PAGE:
Danny Mellor
Danny Mellor Presents
Greenside @ Royal Terrace


Recently, a social worker described special difficulties she had working with small communities in Nottinghamshire.

"Basically they are traumatised by the devastating pit closures. Too many people just have no hope and that has created a lot of social problems."

A tour of Britain would find other communities like that. Pit closures deprived whole areas of their main employment. Without the pits, the young were often left with the choice of the dole or leaving the area.

The actor Danny Mellor whose grandfather was a miner takes us back to the strike against pit closures of 1984-1985 in a fast often funny monologue called Undermined. It centres on the character of the young striking miner Dale from the Cortonwood colliery near Barnsley.

In semi-darkness, a solitary figure sits gloomily at the front of the stage as we file into our seats. The first words he utters suggest a bleak story in keeping with that social worker's description. But then Danny changes the mood, evoking another side to that strike, one that carried hope, passion and excitement.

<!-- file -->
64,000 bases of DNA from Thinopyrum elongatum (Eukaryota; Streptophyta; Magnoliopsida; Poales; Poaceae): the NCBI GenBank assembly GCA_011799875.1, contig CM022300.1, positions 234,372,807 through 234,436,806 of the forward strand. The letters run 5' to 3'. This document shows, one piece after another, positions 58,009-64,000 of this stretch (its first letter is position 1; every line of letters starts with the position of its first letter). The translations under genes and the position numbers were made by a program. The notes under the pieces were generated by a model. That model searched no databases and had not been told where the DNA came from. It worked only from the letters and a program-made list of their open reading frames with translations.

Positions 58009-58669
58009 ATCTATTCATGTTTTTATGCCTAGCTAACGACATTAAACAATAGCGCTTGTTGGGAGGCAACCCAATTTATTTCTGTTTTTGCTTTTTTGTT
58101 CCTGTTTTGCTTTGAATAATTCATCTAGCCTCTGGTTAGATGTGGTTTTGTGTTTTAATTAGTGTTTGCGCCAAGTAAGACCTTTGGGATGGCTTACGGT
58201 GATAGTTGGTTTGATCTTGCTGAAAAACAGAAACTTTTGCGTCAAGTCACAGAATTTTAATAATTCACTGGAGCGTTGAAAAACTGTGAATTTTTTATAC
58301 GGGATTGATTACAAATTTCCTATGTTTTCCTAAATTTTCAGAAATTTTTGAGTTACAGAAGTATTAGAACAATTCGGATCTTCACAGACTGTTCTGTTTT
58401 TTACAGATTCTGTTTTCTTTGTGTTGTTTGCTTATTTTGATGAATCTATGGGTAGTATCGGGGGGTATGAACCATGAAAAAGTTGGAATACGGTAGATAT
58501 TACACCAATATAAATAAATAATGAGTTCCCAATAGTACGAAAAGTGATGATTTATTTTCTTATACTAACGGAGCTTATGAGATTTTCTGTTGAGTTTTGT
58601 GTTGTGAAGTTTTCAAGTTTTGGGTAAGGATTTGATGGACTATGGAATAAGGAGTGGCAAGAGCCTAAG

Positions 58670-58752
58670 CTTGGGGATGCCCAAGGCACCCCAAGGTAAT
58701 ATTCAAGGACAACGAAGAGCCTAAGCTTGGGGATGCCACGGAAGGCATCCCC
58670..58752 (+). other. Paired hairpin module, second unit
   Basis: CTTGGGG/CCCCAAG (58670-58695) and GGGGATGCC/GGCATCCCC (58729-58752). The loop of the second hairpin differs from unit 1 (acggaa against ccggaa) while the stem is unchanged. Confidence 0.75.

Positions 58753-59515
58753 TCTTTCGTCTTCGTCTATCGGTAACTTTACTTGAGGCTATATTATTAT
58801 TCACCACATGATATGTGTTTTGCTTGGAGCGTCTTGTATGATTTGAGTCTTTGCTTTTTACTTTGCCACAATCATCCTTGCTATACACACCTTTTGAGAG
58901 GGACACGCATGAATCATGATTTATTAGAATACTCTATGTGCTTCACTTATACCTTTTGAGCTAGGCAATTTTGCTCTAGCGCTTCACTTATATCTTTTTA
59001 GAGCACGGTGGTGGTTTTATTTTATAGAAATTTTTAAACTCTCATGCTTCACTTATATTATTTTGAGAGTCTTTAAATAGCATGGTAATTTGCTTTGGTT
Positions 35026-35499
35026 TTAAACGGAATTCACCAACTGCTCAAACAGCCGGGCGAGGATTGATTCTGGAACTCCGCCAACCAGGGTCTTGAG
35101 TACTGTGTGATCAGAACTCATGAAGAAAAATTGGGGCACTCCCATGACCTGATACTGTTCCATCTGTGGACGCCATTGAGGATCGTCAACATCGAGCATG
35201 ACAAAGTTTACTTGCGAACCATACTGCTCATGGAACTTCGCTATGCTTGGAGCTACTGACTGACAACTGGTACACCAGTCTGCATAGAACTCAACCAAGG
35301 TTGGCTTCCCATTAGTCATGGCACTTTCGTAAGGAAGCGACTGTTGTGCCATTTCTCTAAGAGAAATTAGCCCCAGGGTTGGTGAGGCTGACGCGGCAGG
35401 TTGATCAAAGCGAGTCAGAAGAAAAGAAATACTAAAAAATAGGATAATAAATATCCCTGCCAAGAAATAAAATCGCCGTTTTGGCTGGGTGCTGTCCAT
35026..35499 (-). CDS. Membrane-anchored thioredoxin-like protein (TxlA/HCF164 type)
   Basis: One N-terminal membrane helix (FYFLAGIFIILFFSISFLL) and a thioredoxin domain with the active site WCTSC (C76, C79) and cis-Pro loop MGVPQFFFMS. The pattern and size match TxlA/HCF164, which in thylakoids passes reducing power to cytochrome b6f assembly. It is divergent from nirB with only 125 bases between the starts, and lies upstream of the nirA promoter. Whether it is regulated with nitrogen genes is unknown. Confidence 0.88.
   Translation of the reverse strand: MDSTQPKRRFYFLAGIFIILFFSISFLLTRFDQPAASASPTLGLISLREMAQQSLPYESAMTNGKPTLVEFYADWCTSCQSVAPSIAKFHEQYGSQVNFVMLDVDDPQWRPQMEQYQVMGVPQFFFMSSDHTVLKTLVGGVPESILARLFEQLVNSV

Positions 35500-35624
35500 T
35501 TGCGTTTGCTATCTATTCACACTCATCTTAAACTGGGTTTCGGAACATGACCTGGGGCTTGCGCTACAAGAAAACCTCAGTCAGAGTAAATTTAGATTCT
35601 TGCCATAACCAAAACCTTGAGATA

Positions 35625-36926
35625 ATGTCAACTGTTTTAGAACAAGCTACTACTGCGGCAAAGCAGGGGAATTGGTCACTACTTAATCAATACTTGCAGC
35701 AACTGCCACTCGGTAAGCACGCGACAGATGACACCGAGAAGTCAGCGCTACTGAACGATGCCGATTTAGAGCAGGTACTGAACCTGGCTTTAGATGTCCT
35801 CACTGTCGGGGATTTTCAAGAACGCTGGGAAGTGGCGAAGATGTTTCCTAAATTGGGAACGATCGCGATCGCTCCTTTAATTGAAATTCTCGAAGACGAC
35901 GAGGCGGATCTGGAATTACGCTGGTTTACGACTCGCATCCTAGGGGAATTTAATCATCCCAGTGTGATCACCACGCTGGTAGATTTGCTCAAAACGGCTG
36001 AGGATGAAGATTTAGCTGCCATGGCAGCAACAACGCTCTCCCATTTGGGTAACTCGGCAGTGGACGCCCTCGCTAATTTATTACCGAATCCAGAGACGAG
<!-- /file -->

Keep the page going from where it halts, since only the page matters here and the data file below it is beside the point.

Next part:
Danny gives us two main voices in the show. The story opens and closes with the poetic narrator setting the wider picture. The other voice is that of Dale who tells his story confidently with humour and a hard energy you would expect from someone who lives by the danger and toughness of working down a pit.

The story takes us to the police road blocks of Nottinghamshire where miners tried to cross in order to picket out working pits. We hear about the terrible police violence at the Orgreave coking plant. The bruised Dale arrives home that night to find the BBC news showing the events as if the miners had attacked police who then responded with police horses. His surprise is understandable given that the BBC recently admitted that its account and broadcast film footage had reversed the actual order of events.

The show is as much about Dale’s personal journey as it is about the big events. It tells of the friends who grew closer, the long-standing friend driven to what felt like a terrible betrayal and the changing power of women in the community.

This year there are over three thousand shows at the Edinburgh Festival Fringe. But Undermined is the only show at the festival which commemorates the end of a miners’ strike. It is an entertaining show but it is also important because we are still suffering the consequences of what happened in 1985.

Reviewer: Keith Mckenna

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